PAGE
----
What makes a good moderator? Let’s first understand what a moderator does so that we can understand the additional aspects of the job. Generally speaking, a moderator is the star of a panel. In order to ensure that the participants get the most out of the panel, the moderator directs the course of the discussion.
The introduction of the panelists and how they are steered during the activity are two other aspects of the moderator’s performance. A talented moderator who has knowledge about the subject of the panel is key for a successful activity.
People often confuse a moderator with an MC (Master of Ceremony). An MC and a moderator basically do similar jobs but an MC usually works as the person who is in complete charge of the event, let it be a summit, an award ceremony, a conference or a product launch. An MC is a moderator with a few more responsibilities in terms of the spectrum of the event.
Unlike the common understanding suggests, directing and managing a panel is not an easy task. Here some tips to do a good job if you have to moderate a panel.
8 Key Points
Experience - which comes from practice - plays a key role when you wish to master anything. It’s important to have a solid knowledge of certain points while gaining experience, as when you have a strong foundation, it will be easier to build on it. Here are eight tips for you to have a reliable foundation to perform as a good moderator.
1. Understanding Your Responsibilities
It is vital for the moderator to know and understand what he or she is expected to do during the panel. An original way of introducing the panelists, solid knowledge of the topic(s), giving the floor to the right speaker at the right time and watching the time being used by the panelists are the important components of the job. The moderator needs to have the necessary information about the panelists and the subject(s) and be able to take initiative when/if needed.
2. Keeping up with Daily News
Make sure you are familiar with current developments and social and political agenda before you perform as a moderator in a panel. Regardless of the subject, daily news and agenda may be relevant as you might be addressing the panelists according to the current events. When you engage the panelists this way, the participants will get a better understanding of the topic(s) and also enjoy the event more.
3. Doing Your Homework
In the case that you do not have enough knowledge about the subject matter of the panel, make sure you do a bit of research and do some learning. It’s always safer to do your homework, plus going through possible questions will make it easier on you to direct the panel.
4. Being Natural
Over-focusing on one point or presenting more than enough information about the topic may result in making you look and sound unnatural. You don’t want the participants to have difficulty in connecting with you. Remember, the moderator is a representative for the audience. You’re expected to ask questions on behalf of them and direct the course of the panel.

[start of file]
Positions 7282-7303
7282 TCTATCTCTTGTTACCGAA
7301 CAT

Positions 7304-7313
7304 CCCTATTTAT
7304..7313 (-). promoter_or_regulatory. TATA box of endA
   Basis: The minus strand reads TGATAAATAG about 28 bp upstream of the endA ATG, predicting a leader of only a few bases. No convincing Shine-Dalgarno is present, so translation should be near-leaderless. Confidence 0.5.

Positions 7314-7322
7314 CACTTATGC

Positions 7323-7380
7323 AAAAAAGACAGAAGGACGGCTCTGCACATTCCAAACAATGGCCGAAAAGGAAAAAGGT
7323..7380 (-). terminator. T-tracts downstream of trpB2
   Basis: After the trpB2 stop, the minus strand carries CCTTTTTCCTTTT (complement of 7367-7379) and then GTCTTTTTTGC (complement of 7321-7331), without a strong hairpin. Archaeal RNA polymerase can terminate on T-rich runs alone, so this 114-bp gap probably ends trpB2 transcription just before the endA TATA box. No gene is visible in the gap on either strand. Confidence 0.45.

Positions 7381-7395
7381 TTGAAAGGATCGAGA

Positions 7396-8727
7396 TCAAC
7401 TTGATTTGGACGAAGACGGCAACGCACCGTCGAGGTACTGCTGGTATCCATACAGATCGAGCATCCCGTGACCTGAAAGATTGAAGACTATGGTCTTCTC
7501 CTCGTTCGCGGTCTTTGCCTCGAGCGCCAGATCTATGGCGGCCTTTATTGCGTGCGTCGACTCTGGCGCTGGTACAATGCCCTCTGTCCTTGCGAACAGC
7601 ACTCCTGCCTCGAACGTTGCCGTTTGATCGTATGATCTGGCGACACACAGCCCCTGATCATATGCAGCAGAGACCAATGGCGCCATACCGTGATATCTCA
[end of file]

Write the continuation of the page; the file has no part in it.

5. Asking Clever Questions
One of the power tools of the moderator is the possibility of asking questions. When the moderator asks the right questions, the panelists also perform better and the panel flows without issues. Presenting the right questions properly requires improved decision making skills.
This is also a great way of bringing in the panelists onto the floor who have been inactive during the speeches. Here are some examples to these type of questions:
Can you give us an example for what you have just mentioned?
Can you possibly clarify this or explain a bit more?
Anything you or anyone else to add about this matter?
It might not be a bad idea to ask yourself certain questions before you actually place your question.
Will the audience be interested in the answer to this question?
Can this question trigger an argument in the panel?
Will the answer contribute to the discussion or is it common knowledge?
6. Contacting the speakers/panelists prior to the event
Getting in touch with the speakers invited to the panel will serve as an ice-breaker and give you a chance to relax before the panel. The flow of the panel will also be better.
7. Improving your Facilitation Skills
A facilitator is a person whose role is to guide people through a process to an effective result. This process could be a meeting, a brainstorming session, training and development, a planning session, team building, conflict resolution, or any situation involving a group of people where there are desired outcomes, goals or targets. A good moderator is also a facilitator.
8. Observing and Following Successful Moderators
Watching and learning from successful examples will help you improve your own skills no matter what it is that you would like to achieve. Try and follow the footsteps of moderators who have proven themselves in this line of work.
You can also visit Speaker Agency’s website and view brief videos of our moderators or check what our expert moderators Maria Ramos, Nikki Dean, Susannah Streeter, Gareth Davies have to say about successful moderation. Please contact Speaker Agency for further information.
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